Authorities first implemented the Tethered Aerostat Radar System (TARS) in the southeast region near Florida and the Caribbean, which utilized tethered aerostat systems that carried advanced radar payloads to provide the U.S. Coast Guard with persistent, long-range surveillance to identify and interdict surface vessels and low-flying aircraft. To monitor the inland border, U.S. Customs Service implemented a TARS aerostat first at Fort Huachuca, Arizona. After a successful initial deployment, TARS expanded its operational sites to include additional locations along the Southwest border in Texas, New Mexico, Arizona and Louisiana in addition to the sites in Florida and Puerto Rico.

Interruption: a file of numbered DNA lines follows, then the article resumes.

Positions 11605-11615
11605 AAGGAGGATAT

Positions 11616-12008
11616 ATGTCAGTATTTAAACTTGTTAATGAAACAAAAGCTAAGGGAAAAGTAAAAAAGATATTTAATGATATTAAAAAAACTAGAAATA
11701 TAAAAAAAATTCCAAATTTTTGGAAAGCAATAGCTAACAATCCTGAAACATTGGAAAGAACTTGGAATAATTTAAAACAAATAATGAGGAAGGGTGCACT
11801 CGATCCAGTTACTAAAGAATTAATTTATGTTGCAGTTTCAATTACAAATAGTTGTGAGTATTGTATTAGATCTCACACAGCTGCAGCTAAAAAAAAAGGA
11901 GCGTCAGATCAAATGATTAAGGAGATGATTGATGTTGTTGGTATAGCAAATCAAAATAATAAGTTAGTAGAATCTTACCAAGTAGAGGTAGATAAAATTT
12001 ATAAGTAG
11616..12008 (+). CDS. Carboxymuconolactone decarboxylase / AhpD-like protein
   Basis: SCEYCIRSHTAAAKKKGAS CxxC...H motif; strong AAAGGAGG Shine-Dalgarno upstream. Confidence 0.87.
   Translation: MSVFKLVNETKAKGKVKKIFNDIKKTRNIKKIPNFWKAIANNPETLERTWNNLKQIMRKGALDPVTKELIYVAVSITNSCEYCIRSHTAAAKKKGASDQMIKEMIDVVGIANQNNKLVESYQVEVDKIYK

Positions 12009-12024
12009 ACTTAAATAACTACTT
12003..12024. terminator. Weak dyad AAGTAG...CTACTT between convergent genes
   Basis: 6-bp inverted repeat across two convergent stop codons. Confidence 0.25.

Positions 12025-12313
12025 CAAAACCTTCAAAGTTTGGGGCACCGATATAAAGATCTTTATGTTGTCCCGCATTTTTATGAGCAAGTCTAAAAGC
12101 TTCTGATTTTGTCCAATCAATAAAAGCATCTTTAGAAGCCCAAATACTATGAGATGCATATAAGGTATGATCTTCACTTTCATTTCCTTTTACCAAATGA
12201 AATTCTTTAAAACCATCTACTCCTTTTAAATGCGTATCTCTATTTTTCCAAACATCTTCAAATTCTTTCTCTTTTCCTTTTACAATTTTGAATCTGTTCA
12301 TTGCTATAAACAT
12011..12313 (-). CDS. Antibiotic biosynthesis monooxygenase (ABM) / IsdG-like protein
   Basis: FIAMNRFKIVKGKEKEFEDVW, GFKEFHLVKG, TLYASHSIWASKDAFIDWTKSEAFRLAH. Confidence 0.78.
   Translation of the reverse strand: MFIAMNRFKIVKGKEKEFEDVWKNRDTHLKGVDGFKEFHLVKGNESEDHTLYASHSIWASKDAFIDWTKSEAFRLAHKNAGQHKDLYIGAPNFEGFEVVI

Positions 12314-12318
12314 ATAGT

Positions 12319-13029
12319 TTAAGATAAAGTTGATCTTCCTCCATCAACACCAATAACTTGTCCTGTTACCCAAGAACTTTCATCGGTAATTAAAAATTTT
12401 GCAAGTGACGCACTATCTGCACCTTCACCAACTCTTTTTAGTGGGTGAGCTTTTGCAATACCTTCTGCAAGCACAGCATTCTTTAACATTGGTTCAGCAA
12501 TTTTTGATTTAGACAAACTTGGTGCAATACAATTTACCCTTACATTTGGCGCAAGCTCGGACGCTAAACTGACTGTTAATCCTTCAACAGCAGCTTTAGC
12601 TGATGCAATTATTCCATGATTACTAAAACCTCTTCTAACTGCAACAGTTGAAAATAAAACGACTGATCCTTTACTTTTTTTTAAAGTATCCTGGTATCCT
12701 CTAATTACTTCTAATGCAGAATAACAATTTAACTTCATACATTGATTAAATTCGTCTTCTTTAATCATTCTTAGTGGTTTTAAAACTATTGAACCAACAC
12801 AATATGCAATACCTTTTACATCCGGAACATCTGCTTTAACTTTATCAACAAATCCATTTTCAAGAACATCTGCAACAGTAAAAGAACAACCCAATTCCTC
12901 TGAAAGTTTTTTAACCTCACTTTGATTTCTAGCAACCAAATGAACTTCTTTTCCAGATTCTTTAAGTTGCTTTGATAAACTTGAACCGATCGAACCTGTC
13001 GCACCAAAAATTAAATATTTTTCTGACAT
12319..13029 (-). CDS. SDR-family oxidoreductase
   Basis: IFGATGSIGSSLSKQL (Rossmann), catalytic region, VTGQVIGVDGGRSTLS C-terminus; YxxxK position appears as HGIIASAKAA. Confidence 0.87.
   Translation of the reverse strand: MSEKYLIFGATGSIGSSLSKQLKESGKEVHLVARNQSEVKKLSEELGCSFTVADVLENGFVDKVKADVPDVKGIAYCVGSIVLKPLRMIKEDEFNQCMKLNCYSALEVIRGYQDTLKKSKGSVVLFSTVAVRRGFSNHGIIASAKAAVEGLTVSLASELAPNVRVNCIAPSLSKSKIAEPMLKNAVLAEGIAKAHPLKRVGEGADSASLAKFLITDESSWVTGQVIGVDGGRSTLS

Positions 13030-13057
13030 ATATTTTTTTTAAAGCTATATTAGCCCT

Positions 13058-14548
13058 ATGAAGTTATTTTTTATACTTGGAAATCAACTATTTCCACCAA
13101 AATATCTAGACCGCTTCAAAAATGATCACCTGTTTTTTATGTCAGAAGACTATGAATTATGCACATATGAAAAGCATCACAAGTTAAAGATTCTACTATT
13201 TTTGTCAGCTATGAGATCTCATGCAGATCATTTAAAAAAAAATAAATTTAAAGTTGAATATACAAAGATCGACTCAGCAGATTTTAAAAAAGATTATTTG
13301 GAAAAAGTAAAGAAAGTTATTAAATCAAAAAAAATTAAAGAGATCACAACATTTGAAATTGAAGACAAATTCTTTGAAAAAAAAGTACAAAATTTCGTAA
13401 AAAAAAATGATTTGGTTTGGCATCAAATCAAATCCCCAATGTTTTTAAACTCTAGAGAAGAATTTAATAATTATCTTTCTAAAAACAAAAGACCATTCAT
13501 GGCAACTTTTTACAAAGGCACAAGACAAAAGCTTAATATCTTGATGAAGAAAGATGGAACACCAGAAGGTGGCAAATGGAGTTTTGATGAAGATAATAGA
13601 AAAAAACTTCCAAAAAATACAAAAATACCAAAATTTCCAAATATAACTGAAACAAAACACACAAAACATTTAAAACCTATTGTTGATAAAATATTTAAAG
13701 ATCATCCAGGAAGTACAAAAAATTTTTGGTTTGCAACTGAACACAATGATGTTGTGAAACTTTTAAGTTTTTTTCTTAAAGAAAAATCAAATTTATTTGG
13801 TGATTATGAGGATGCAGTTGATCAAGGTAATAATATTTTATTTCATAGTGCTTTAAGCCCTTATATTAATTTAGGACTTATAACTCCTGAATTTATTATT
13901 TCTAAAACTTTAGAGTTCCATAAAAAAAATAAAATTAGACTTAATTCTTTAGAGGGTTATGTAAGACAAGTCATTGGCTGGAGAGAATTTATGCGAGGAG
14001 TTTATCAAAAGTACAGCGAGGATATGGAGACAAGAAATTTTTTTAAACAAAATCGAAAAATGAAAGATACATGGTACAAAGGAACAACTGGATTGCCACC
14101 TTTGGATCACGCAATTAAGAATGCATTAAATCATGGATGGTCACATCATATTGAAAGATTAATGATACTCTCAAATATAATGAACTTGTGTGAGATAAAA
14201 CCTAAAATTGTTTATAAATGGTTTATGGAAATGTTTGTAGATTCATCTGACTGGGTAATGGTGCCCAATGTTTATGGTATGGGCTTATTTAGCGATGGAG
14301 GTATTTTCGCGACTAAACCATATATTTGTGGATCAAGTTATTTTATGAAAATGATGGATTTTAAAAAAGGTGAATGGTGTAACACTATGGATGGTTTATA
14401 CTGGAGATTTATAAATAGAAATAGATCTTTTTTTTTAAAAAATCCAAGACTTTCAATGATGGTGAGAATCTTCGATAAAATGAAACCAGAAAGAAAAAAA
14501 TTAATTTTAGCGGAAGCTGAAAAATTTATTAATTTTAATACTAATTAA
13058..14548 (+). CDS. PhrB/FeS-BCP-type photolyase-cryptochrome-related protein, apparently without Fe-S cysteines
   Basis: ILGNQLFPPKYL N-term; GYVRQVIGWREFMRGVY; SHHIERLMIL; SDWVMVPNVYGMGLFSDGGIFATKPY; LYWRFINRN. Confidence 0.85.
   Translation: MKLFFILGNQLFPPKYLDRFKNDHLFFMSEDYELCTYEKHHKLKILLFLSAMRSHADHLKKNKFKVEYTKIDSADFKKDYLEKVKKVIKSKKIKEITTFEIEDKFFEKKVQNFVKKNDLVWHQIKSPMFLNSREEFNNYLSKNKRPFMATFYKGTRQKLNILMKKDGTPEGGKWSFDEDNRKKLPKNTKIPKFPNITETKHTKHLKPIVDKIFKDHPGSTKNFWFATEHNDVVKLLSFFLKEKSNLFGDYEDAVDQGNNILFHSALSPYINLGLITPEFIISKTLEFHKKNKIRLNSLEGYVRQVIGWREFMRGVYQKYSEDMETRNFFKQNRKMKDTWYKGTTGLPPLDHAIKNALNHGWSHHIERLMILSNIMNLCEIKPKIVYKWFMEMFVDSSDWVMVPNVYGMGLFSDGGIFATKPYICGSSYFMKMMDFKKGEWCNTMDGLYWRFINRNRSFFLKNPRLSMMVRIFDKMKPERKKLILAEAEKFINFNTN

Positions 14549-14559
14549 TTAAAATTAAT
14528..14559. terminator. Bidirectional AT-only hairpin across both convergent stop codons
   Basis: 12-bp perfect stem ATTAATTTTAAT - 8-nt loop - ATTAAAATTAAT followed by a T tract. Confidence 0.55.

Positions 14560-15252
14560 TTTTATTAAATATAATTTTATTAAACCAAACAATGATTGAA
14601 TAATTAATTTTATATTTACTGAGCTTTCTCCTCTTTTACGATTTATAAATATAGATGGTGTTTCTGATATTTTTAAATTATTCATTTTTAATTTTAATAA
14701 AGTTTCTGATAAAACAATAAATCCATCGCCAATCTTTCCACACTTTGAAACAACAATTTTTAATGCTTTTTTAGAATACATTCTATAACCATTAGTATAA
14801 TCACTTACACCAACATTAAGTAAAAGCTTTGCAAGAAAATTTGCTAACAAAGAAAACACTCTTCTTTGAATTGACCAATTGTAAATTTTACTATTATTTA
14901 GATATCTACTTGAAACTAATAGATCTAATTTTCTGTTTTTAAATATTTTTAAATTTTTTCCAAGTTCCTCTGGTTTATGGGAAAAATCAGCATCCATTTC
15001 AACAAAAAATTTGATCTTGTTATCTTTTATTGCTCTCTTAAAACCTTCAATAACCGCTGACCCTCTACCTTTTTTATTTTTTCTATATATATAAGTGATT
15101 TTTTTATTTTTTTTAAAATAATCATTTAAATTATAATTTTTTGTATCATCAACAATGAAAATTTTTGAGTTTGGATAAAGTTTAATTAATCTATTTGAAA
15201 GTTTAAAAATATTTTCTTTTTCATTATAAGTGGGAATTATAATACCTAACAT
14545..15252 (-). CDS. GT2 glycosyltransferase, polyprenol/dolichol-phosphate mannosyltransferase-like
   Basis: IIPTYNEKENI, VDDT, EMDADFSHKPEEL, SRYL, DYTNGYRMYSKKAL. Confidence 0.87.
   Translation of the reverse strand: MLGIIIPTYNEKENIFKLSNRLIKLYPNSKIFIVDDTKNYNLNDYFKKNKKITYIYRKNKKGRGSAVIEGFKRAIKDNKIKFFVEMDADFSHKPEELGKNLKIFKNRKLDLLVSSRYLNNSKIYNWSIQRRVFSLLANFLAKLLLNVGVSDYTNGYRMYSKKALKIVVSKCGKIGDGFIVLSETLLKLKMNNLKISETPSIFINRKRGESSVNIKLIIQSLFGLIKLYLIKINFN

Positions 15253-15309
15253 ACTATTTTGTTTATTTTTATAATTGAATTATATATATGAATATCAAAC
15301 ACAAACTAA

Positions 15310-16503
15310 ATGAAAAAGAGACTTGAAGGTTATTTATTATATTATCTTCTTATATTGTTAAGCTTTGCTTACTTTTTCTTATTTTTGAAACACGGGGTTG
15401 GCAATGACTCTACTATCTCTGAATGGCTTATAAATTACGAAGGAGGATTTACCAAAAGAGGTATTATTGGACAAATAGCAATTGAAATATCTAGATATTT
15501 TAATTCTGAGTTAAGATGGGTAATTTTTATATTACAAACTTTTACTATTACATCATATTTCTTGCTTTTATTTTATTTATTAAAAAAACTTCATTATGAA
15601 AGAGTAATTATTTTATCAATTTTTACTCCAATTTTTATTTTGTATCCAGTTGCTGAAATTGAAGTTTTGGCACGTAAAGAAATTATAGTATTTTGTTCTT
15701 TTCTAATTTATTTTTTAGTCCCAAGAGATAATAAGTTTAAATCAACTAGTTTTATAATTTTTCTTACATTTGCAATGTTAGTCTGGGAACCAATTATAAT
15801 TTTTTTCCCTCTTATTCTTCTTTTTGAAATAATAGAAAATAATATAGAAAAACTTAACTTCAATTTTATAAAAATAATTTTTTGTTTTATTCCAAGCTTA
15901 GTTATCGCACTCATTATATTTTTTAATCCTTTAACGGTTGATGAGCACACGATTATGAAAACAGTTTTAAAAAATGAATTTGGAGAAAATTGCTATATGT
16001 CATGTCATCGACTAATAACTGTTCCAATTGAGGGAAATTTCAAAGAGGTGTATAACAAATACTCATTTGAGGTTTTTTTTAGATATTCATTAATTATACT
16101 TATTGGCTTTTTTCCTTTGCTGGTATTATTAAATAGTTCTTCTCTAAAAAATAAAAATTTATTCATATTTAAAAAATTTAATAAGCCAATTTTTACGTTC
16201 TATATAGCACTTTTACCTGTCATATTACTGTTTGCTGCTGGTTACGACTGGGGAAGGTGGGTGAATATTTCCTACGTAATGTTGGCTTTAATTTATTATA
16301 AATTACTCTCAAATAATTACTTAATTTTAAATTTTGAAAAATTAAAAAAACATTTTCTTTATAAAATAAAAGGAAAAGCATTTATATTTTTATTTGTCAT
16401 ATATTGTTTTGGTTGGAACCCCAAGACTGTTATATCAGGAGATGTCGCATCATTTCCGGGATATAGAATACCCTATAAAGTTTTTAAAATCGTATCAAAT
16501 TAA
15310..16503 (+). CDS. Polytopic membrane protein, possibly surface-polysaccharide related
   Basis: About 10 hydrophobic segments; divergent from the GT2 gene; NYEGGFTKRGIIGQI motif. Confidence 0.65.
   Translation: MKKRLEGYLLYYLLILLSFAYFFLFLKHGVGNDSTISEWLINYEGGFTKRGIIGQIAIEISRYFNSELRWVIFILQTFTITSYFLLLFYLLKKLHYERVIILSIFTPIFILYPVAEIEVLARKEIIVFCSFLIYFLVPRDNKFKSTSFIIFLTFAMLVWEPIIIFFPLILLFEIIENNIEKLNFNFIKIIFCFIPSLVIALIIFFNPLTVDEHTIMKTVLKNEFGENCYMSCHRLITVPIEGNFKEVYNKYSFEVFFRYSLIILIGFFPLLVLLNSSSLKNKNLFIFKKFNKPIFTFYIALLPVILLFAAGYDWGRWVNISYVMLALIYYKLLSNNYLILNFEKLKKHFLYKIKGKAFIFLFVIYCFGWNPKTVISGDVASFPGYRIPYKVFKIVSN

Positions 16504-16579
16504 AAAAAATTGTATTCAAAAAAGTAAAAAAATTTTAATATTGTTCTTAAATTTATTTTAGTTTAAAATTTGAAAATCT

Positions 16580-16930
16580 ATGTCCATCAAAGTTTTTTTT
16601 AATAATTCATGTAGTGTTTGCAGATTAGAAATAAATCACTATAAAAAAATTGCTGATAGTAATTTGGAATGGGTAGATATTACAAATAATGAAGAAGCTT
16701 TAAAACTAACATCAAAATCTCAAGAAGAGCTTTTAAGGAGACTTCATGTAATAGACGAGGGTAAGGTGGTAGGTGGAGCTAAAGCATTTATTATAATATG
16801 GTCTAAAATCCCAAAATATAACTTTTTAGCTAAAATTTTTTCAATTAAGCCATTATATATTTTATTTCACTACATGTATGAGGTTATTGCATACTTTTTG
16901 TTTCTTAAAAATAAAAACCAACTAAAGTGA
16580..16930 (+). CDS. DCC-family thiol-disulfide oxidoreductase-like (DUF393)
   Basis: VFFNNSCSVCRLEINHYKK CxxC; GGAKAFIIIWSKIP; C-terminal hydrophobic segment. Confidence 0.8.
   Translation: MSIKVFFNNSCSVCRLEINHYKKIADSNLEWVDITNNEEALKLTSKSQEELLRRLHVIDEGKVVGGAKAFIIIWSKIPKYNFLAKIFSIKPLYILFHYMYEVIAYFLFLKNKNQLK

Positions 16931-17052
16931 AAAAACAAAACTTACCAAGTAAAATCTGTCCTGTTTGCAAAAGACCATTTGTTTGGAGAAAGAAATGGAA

Initially, TARS deployed aerostats built by another manufacturer, but due to excessive helium leakage, these craft were unable to maintain an operational altitude for the expected duration. As a result, the U.S. Government turned to trusted partner TCOM, the global leader in reliable persistent surveillance solutions to deliver 71M strategic class aerostat systems that could outlast and outperform all competitors. By the early 1990’s, TARS relied heavily on TCOM’s 71M LASS (Low-Altitude Surveillance System) aerostats with AN/TPS-63 surveillance radar payloads. With a maximum altitude of 15,000 feet (4,600 m), and surveillance radar range of 370 km (200 nm), TCOM’s 71M tethered aerostats provided U.S. Coast Guard and Customs authorities with the range and reliability they needed to enforce border security.